here, but this book makes up for that by including other previously
                        unpublished drafts of the same scenes. ... Few authors are fortunate
                        enough to have their works served so well."


                        - David Bratman
                      • Jack
                        ... What I said was: Now before you run out as a Tolkien fan and purchase the 2002 edition which was released only in Britain by Harper Collins (with a CD of
                        Message 11 of 22 , Jul 7, 2004
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                          >More puzzling was Tilendis whining about how boring the scholarly apparatus
                          >was. And Jack Merry, reviewer of Swann's _The Road Goes Ever On_, is bored
                          >by sheet music. Spare me from the easily bored, or at least spare me from
                          >reviews about how easily bored they get.

                          What I said was:

                          Now before you run out as a Tolkien fan and purchase the 2002 edition which
                          was released only in Britain by Harper Collins (with a CD of the songs to
                          boot!) be advised that this is mostly sheet music, something that even most
                          of the regular members of the Neverending Session in the Green Man Pub
                          would find boring. Really boring. But if you're interested in a relatively
                          practical look at how some of Tolkien's poetry is as song, this is the book
                          for you.

                          David, are you a fiddler? Most fiddlers including myself do not find sheet
                          music all that exciting. If we did, than such tunes as Simon Jeffe's 'Music
                          for a Found Harmonium' would never ahve come to be considered traditional
                          by Irish musicians!

                          Not everything Tolkien wrote is interesting. This work is a bit of a minor
                          fluff.

                          [Non-text portions of this message have been removed]
                        • Patrick Wynne
                          On Jul 7, 2004, at 12:36 PM, Jack wrote, assessing the value of ... The first sentence is a matter of taste; the latter sentence is a bit of major nonsense.
                          Message 12 of 22 , Jul 7, 2004
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                            On Jul 7, 2004, at 12:36 PM, Jack wrote, assessing the value of
                            _The Road Goes Ever On_:

                            > Not everything Tolkien wrote is interesting. This work is a bit of a
                            > minor
                            > fluff.

                            The first sentence is a matter of taste; the latter sentence is a bit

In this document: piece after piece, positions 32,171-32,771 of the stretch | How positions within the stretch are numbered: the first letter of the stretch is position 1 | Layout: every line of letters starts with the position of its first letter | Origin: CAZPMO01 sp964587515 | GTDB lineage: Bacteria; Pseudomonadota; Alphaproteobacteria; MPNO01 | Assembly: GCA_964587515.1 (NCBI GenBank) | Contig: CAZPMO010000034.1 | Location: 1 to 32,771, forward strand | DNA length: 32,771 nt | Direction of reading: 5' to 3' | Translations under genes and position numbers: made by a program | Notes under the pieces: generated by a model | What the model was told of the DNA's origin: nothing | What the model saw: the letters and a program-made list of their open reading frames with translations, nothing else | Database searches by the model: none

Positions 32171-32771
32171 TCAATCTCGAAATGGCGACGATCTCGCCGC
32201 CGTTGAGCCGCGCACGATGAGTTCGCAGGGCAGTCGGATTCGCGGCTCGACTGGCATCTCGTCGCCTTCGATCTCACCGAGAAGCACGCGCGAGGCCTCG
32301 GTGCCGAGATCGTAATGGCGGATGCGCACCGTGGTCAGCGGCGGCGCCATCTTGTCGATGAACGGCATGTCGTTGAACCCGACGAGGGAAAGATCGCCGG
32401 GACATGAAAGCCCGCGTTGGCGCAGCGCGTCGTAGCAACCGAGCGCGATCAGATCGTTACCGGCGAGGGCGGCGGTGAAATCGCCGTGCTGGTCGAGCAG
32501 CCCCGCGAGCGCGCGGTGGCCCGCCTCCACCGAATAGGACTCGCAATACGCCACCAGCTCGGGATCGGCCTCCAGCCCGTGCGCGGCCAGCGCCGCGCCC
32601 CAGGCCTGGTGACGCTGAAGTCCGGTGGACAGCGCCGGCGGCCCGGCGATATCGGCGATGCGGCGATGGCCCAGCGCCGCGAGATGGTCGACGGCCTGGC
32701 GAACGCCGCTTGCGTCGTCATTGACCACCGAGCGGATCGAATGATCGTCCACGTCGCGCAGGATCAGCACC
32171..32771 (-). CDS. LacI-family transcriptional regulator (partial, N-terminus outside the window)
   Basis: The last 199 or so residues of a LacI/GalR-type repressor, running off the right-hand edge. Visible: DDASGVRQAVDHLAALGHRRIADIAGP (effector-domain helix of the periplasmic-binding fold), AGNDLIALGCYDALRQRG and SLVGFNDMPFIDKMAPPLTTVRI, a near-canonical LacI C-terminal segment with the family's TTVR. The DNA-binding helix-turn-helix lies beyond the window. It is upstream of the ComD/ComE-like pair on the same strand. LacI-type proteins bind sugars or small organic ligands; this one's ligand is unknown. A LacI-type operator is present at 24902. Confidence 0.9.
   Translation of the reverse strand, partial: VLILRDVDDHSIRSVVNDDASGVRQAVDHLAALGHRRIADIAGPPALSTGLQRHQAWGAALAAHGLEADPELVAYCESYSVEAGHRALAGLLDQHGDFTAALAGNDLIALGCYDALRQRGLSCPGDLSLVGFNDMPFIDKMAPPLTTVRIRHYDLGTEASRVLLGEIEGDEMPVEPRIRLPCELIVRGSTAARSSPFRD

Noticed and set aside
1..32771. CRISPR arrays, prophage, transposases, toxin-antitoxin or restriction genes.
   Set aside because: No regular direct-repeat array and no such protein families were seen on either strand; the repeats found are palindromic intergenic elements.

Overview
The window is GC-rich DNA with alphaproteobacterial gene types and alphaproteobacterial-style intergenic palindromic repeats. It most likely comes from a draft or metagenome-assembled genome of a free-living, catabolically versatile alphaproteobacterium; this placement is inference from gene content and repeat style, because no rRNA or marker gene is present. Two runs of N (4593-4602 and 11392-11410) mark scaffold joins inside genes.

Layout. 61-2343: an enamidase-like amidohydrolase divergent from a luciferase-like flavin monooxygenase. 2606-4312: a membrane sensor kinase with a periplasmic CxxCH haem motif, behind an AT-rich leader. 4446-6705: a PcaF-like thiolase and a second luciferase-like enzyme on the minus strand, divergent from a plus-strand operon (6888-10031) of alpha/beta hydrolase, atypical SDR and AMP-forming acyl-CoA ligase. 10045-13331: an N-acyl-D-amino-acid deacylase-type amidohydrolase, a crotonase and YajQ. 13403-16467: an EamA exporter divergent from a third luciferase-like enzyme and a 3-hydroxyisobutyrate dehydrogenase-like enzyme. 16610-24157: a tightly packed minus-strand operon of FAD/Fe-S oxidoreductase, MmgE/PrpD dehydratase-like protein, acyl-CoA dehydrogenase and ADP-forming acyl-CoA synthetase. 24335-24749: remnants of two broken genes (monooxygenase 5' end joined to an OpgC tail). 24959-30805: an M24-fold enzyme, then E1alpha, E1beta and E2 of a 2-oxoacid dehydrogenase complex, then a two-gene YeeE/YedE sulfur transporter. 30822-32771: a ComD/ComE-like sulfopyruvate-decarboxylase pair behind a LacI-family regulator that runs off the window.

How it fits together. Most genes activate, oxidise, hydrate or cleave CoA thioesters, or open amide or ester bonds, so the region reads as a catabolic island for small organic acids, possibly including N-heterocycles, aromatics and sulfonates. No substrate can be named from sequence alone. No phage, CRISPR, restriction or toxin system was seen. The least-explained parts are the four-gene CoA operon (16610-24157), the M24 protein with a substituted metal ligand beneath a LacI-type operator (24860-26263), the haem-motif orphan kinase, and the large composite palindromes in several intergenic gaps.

of major nonsense.

                            The scholarly value of Tolkien's linguistic commentaries on
                            _Namárië_ and _A Elbereth Gilthoniel_ included at the end
                            of RGEO is well known to anybody who has delved into the
                            serious study of Tolkien's invented languages. There is much
                            information here that is found nowhere else, and RGEO is a
                            major text that is regularly cited in linguistic analyses. I should
                            know; I've written a lot of them myself.

                            To cite one example: RGEO gives a unique version of
                            _Namárie_ in which the poem is rearranged in "a clearer
                            and more normal style". Comparison of this "Prose
                            Namárie" with the poetic original provides an invaluable
                            opportunity -- available nowhere else that I know of
                            in Tolkien's writings -- to compare poetic word order in
                            Quenya with normal, prosaic word order. Whatever
                            fiddlers may think of RGEO, to scholars of Tolkien's
                            languages the book is anything BUT "minor fluff".

                            -- Patrick H. Wynne
                          • David Bratman
                            ... Oh, are you that Jack? Your e-mail header doesn t give a last name. ... I know a fair number of folk musicians, and they re all happy to learn from sheet
                            Message 13 of 22 , Jul 7, 2004
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                              At 01:36 PM 7/7/2004 -0400, Jack wrote:

                              >What I said was:

                              Oh, are you that Jack? Your e-mail header doesn't give a last name.


                              >David, are you a fiddler? Most fiddlers including myself do not find sheet
                              >music all that exciting.

                              I know a fair number of folk musicians, and they're all happy to learn from
                              sheet music if they read music at all. There are plenty of traditional
                              Irish fiddle-music books and other traditional folk sheet-music books out
                              there, and the folk musicians I know all own plenty of them. And they find